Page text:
Emergency messaging effectiveness questioned

Illini Alert, a system of communication via text messages and e-mails that are sent out to registered students and faculty in emergency situations, was activated to notify the University community about severe weather around 7 p.m. Friday.

It was the first time the alert system was used to warn of hazardous weather conditions. The text messages said, “Emergency! Tornado expected to hit UI campus. Seek shelter indoors immediately and turn to local media for details.”

As it was, a tornado never touched down on campus or in Champaign-Urbana. There was damage in the area due to the high winds and heavy rains. Regardless of the result, though, Todd Short, the director of emergency planning in the Division of Public Safety, said the decision to send out an alert is simple. It’s all based on the local tornado sirens.

“If the sirens sound for Champaign County, we send out a full campus alert,” Short said, adding the public safety branch in the police department makes the decision to sound the sirens.

The reason for what some may deem as drastic wording in the text message – “Emergency! Tornado expected to hit UI campus” – was that the experts thought there was a good chance a tornado would hit. Short said storm spotters in Savoy, Champaign, Tolono and Philo “observed a wall cloud … that had the rotation in it that was lowering, which is a probable tornado.”

Short said about 33,000 text messages and 116,000 e-mails were being sent out simultaneously. Many students who are signed up for the service likely weren’t on campus but still received the message. That’s something that cannot be avoided, Short said.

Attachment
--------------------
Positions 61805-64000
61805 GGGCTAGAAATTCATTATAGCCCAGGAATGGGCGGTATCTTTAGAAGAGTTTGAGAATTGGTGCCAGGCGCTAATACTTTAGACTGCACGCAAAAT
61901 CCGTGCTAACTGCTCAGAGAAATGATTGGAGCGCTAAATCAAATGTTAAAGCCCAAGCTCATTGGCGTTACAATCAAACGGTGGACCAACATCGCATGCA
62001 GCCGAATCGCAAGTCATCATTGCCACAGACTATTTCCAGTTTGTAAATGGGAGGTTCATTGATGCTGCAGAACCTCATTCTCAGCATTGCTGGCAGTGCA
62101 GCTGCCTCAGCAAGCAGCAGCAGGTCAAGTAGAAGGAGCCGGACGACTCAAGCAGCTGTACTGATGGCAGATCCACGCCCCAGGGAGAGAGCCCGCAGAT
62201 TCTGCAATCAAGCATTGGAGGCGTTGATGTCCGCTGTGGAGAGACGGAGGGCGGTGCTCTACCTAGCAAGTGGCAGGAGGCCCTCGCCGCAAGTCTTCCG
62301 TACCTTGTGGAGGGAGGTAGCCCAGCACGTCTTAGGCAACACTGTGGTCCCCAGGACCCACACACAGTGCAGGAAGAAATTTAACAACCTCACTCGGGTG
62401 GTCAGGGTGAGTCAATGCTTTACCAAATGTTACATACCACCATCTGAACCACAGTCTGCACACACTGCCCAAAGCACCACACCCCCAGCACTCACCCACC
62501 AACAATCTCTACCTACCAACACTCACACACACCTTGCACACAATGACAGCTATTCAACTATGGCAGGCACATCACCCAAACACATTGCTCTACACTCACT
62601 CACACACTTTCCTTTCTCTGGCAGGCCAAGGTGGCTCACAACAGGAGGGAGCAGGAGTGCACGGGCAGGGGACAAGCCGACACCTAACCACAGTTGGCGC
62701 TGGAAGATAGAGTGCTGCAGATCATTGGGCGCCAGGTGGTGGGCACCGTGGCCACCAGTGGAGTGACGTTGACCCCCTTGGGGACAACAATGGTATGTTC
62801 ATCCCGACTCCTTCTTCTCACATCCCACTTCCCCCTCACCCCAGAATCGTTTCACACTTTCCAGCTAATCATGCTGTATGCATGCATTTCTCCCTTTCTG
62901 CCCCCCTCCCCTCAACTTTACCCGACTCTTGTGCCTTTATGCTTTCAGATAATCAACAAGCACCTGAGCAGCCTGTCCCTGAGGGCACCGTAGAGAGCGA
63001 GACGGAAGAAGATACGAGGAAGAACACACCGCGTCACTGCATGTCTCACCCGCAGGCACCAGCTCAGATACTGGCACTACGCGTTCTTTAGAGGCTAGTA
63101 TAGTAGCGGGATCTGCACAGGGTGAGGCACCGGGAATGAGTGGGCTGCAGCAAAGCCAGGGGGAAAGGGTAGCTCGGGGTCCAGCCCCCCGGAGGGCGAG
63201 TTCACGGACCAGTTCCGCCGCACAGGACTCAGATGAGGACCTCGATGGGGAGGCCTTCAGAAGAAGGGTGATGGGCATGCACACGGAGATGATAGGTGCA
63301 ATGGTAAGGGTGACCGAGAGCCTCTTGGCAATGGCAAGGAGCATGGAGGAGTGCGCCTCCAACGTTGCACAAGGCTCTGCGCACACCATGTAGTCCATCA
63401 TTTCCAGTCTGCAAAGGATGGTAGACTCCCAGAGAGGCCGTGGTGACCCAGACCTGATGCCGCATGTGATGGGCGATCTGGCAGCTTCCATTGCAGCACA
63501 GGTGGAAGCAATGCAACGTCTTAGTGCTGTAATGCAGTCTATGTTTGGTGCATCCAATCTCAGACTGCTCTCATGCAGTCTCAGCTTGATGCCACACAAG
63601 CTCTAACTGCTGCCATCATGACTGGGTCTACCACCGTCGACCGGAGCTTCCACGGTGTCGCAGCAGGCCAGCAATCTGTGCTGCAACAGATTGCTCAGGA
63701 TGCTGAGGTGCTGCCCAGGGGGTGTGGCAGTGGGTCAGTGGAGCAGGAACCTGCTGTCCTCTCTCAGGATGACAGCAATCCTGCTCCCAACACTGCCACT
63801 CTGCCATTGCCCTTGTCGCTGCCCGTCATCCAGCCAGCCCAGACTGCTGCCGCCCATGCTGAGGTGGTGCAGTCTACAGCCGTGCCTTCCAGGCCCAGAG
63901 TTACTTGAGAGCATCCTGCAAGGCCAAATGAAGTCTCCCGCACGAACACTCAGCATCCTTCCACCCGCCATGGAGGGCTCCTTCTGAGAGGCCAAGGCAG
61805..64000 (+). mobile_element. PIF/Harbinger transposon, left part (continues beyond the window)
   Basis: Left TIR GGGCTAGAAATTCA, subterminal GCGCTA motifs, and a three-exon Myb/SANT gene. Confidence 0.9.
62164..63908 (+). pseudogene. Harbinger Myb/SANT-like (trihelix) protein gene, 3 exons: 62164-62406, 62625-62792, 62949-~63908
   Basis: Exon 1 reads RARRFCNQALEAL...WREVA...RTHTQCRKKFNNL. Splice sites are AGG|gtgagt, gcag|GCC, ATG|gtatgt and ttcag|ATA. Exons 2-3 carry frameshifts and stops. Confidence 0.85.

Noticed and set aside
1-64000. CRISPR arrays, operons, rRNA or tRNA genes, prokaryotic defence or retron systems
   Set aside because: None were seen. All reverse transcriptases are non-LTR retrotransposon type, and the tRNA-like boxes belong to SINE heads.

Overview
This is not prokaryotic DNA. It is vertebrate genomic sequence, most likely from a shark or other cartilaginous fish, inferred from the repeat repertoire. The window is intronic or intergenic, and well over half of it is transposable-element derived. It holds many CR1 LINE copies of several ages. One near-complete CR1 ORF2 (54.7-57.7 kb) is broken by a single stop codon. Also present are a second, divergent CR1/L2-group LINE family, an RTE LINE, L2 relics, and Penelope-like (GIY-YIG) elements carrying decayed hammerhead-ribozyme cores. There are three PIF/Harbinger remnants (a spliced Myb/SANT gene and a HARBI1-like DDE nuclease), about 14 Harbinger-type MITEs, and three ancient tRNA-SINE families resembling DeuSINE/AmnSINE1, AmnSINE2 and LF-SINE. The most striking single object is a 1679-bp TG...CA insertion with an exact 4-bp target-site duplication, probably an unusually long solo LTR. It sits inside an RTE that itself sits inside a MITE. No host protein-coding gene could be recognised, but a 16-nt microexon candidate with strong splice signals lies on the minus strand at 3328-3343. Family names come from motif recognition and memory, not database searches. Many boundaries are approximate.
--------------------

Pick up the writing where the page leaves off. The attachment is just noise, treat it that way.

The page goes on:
“We can’t subdivide a full-campus alert, so it’s an all-or-nothing proposition,” Short said.

Mike Corn, chief privacy and security officer in the Office of the CIO, oversees the technical side of the Illini Alert. He said if some registered users of the service didn’t receive the warning message, the problem did not originate with the Illini Alert system.

“999 times out of 1,000, when a message isn’t received, we’ve sent it,” Corn said. “We hand it off to whoever your carrier is, and at that point, who knows? When we send an e-mail, it leaves our system and we have a record showing it was sent out of our system at a certain time. We can’t guarantee it will show up in your inbox.”

Corn said text messages are even harder to track because there’s no way to know what happens once they are sent out to carriers. But, he added, almost all messages are correctly sent out.

Even though a tornado didn’t hit, Short said he was “150 percent” certain the right call had been made.

“We have to err on the side of caution,” Short said. “Anybody that’s lived in the Midwest and has to deal with tornado activity (knows) it’s impossible for us to predict the path of a storm … The last thing we want to do is fail to take an action that would advocate personal protective actions by the people that are counting on us to notify them of a potential emergency.”